Queensborough, tackles the job by adopting patronage as a theme and sorting out 60 objects under categories of royal patronage, religious
patronage and what might be called civic patronage. In reality, distinctions are not so neat, but the scheme works here, giving the show and Mr.
Schulze's collection a graspable logic.
The collection, despite unevenness, has pieces of exceptional interest, even in the context of a city with major institutional holdings of African material
at the Metropolitan and Brooklyn Museums. The show begins with one such work, an exquisite wooden figure of a woman carved in the mid-19th
century by a Temne artist in Sierra Leone.
With her crested coiffure, long neck carved in coils, and abdomen lightly marked with beautifying scars, she is a study in orderly patterning. Her lithe
figure and clear face adhere to a feminine ideal of both form and character. The way she touches her breasts, as if in a gesture of offering, speaks of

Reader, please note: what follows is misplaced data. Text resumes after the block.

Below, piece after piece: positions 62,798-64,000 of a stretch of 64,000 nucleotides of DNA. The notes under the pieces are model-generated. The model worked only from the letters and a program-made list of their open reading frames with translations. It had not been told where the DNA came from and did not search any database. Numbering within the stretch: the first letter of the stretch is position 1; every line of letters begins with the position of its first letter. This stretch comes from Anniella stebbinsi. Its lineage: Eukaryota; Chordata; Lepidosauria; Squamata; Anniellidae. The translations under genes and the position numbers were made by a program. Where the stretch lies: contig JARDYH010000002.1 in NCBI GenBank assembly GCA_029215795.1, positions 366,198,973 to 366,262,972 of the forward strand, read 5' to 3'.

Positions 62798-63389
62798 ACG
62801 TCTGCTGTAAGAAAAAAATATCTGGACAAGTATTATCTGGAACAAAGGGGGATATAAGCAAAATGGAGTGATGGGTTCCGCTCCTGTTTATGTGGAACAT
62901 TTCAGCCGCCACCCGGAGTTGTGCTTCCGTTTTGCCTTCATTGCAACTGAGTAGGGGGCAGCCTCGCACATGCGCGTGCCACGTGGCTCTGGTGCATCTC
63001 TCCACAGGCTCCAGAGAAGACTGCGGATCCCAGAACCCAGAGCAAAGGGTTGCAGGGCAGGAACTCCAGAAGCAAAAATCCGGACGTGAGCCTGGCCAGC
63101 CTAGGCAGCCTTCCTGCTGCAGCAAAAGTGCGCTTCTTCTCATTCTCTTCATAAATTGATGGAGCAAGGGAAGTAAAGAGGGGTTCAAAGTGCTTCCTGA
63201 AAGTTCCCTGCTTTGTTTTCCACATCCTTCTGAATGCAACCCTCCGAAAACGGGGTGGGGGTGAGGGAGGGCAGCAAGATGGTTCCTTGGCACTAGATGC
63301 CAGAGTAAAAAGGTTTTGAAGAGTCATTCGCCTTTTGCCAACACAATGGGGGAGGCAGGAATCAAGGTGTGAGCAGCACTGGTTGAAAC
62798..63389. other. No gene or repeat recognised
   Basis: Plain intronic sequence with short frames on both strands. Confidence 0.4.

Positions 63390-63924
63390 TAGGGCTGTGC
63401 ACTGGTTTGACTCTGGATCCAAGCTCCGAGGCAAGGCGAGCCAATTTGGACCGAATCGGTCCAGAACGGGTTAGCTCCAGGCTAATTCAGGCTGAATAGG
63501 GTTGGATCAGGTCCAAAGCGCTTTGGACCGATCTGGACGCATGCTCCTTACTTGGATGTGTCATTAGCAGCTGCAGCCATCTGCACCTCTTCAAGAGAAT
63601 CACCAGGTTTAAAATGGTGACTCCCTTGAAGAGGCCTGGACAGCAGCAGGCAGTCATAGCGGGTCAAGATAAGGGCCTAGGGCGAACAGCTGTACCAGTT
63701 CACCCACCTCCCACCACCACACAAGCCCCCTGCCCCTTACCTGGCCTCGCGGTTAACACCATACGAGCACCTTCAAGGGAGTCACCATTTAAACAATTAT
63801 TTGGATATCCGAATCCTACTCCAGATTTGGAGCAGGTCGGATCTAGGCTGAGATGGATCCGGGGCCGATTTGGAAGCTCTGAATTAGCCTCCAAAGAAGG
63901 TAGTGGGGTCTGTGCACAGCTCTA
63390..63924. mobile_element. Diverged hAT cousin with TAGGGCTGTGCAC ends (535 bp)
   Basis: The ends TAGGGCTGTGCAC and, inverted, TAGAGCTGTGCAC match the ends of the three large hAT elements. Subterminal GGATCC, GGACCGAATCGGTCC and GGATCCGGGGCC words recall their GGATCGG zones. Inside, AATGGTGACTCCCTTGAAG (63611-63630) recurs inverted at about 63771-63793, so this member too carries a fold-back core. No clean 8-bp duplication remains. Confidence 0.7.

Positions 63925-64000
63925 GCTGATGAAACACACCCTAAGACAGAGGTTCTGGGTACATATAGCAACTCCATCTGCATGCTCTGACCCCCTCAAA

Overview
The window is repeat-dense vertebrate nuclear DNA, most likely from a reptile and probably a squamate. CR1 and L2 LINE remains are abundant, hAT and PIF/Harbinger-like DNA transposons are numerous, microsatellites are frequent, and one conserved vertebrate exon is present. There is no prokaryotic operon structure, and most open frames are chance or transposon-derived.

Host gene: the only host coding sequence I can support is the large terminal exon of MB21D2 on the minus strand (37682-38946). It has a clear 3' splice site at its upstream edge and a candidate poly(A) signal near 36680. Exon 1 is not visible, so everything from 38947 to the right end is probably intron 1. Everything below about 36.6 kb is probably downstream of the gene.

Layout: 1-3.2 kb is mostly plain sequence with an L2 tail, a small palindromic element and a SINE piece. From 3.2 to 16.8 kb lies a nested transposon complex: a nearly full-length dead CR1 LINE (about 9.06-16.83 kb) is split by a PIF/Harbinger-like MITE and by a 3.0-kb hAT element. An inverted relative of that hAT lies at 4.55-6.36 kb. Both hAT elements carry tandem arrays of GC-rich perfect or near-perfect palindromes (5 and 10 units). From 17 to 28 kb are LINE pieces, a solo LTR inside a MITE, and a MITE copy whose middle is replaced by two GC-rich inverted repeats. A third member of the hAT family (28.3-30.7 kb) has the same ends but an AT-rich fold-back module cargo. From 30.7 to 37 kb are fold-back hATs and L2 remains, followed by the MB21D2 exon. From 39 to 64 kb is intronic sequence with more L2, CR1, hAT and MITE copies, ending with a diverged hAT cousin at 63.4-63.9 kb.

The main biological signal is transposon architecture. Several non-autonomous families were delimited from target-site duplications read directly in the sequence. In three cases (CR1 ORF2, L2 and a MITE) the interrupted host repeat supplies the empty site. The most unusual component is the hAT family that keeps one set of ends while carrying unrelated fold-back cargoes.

a generosity of spirit that is the truest meaning of fertility.
Ms. Page notes in the slender exhibition catalog that this sculpture and a similar one in the British Museum are among nearly a dozen thought to have
been carved by the same artist, his or her name unrecorded.
The sweeping assumption that anonymity is a condition natural to African art is wrong. The names of important artists were, in fact, well known in their
day, except to colonial collectors who either didn't understand local languages, or who, as they carried off a sculpture, simply didn't ask, "By the way,
who made this?"
The fact that Mr. Schulze, when in Africa, not only asked the question but spoke with the artist himself gives one of the show's several beautiful,
gleaming Sande Society masks a sense of personal magnetism. The piece was carved by Kondeh Bundu, a Mende artist in Sierra Leone, whom the
collector photographed and interviewed. The interview, recorded in 1962 and included in the catalog, suggests that this "unanonymous" artist well
knew his own worth and his fame.
When Mr. Schulze handed him an ancient stone carving from the collection of the Sierra Leone national museum for an inspection, the artist accepted